By Tara McNamara,
Common Sense Media Reviewer
Common Sense Media Reviewers
Grisly faith-based crime drama has iffy messages.
A Lot or a Little?
What you will—and won't—find in this movie.
Strong message about the power of forgiveness. That said, the movie also generates a great deal of sympathy for a man who premeditates murdering his wife and child, which is a confusing message.
Positive Role Models
Carolyn and Mitch Bianci are supportive spouses and caring friends and parents, making them positive characters. But their friend who premeditated murder is portrayed in a way that's meant to generate sympathy, which is problematic.
Supporting characters include a kind Asian American police detective and a Black woman whose portrayal as a medium with spiritual powers feeds the "magical Negro" media cliche.
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Violence & Scariness
Grisly murder shown several times with voice-over description, including from the attacker's emotional point of view. A man hits his wife and child with a blunt instrument. Stabbing, strangling, shooting. Repeated scenes of a death via suicide with close-up images of a gun at a person's throat, as well as the first-person perspective of a car that's been intentionally driven off a cliff. Brutal assault of innocent bystanders. Suicidal ideation, plans, and references.
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Sex, Romance & Nudity
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One use of "s--t."
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Drinking, Drugs & Smoking
Negative character smokes cigarettes. Scenes in bars with drinks being served. Friends drink beer. Prescription drugs are seen with plans to intentionally overdose on more than one occasion.
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Parents Need to Know
Parents need to know that The Ravine is a faith-based true-crime drama about a murder-suicide perpetrated by a husband on his wife and child. Based on a book by Robert and Kelly Pascuzzi, life coaches who are executives in an organization that follows "The Secret"-type principles, this heavy drama follows the victims' best friends (Eric Dane and Teri Polo), who are baffled and distraught at how their smiling, easygoing buddy could do such heinous things. The horrifically violent events -- a man hitting his wife and child with a blunt instrument, stabbing, strangling, shooting, and driving off a cliff -- are replayed repeatedly. A medium delivers a message about the power of forgiveness (while also being portrayed in a very stereotypical way), but viewers may be confused by why the killer is being portrayed with sympathy. A negative character smokes, a couple of scenes take place at a bar, and there's one instance of profanity ("s--t."). Conversations touch on God and the afterlife, but it's likely even Christian audiences won't find much redemption here.
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Forgiveness brings reformation, peace and healing
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What's the Story?
Is It Any Good?
Grim from the get-go, this true-crime thriller is a confusing drudge that has good intentions but terrible execution. That's partly because we're watching the catharsis of first-time producers/screenwriters Robert and Kelly Pascuzzi (who wrote the book the film is based on), who are trying to create something positive out of real-life tragedy. Indeed, the Pascuzzis turn the loss of their friends into something good for them, but there's just nothing here for anyone else. Many spiritual messages blow through, almost making sense, rising and then disappearing like hot air.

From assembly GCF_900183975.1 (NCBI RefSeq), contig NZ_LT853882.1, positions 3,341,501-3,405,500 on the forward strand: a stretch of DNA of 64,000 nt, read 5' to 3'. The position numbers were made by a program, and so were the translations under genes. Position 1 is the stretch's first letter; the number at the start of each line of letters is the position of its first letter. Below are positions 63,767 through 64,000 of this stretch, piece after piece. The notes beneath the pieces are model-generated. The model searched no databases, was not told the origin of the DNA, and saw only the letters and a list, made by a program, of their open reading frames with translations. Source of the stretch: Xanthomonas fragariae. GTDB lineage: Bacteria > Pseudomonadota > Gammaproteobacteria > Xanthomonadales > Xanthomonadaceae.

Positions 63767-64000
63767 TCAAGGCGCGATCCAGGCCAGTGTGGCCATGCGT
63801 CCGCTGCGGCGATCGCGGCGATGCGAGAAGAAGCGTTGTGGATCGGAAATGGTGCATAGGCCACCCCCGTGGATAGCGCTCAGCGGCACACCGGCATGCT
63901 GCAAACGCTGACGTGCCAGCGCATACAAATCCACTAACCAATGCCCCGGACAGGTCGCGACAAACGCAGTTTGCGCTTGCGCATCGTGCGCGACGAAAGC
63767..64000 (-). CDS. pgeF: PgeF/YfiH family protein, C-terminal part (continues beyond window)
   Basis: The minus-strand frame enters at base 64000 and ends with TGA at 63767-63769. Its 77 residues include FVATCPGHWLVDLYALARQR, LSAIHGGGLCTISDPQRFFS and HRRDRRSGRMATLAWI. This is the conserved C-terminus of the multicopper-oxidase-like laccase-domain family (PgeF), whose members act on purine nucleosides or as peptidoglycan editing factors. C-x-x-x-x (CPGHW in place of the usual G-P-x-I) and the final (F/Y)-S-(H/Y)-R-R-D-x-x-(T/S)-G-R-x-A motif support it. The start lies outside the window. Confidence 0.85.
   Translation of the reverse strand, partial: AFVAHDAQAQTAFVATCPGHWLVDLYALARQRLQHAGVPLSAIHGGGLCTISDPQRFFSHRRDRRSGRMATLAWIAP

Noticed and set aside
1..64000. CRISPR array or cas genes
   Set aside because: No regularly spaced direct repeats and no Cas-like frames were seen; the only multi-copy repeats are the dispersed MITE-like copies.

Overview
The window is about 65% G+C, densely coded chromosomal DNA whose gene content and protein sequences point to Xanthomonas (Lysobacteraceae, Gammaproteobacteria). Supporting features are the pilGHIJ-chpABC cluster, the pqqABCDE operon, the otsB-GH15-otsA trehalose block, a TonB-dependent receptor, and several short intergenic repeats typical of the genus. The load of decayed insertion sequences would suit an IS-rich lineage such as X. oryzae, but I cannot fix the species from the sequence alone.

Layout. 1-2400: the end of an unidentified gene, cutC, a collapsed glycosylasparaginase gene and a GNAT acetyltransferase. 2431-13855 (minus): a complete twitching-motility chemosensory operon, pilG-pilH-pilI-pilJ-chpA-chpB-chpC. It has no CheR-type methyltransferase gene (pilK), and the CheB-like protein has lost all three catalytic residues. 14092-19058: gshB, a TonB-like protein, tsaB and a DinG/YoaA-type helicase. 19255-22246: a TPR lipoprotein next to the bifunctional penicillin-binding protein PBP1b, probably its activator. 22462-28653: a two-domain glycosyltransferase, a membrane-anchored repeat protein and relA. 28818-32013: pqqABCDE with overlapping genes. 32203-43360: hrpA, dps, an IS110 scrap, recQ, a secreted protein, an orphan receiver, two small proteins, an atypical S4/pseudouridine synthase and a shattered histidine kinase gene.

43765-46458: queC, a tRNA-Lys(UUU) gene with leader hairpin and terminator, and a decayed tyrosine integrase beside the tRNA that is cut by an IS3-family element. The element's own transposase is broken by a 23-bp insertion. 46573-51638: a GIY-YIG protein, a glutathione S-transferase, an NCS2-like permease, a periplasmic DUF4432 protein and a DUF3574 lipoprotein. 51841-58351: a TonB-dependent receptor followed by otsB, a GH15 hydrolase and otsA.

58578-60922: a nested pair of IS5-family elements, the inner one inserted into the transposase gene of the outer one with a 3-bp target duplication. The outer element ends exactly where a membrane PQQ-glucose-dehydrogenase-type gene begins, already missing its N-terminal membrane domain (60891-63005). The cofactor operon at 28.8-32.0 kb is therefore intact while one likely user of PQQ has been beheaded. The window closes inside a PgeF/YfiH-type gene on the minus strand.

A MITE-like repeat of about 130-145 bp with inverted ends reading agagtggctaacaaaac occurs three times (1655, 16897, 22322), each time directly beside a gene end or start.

The Ravine's problems are many. The acting and cinematography are fine, but the writing and direction are not, with lengthy exposition, speeches, and the cliche of giving the movie's one Black character special powers. It's also odd that one of the movie's speeches is about treasuring the dead, because the film does not. Viewers are given little to no meaningful information about the victims. And it feels downright disrespectful that instead of cutting away from the gruesome moments, the slayings of the wife and son are shown in horrific detail, on repeat. Plus, the psychological examination of the troubled husband/perpetrator is oddly sympathetic: We learn that Danny Turner (Peter Facinelli) was a popular high school football hero who went to jail for breaking into a house and beating a man nearly to death. In a development intended to show the power of forgiveness, the victim of that crime speaks up on Danny's behalf to get him released early. He makes good for while, but then he murders his family, so the take-away is problematic. But ultimately, the film's focus isn't on the players in the homicide, it's on the suffering of their friends, the Biancis. And other than tousling the surviving child's hair, the couple seem to have little involvement in the terrible events beyond their own narcissism of making a horrible tragedy all about them.
Talk to Your Kids About ...
Families can talk about what elements make a movie faith-based. Does The Ravine qualify? How does it compare to other faith-based films you've seen?
Why can forgiveness sometimes be a more powerful tool for the person doing the forgiving than for the person being forgiven?
How can finding purpose in tragedy help people manage grief? Do you think that happens here?
The "touched by an angel" concept is a frequently used storytelling device. Why do you think screenwriters come back to it frequently?
- In theaters: May 6, 2022
- On DVD or streaming: May 6, 2022
- Cast: Teri Polo, Eric Dane, Peter Facinelli
- Director: Keoni Waxman
- Studio: Cinedigm
- Genre: Thriller
- Topics: Book Characters
- Run time: 121 minutes
- MPAA rating: R
- MPAA explanation: some violence and language
- Last updated: March 14, 2023
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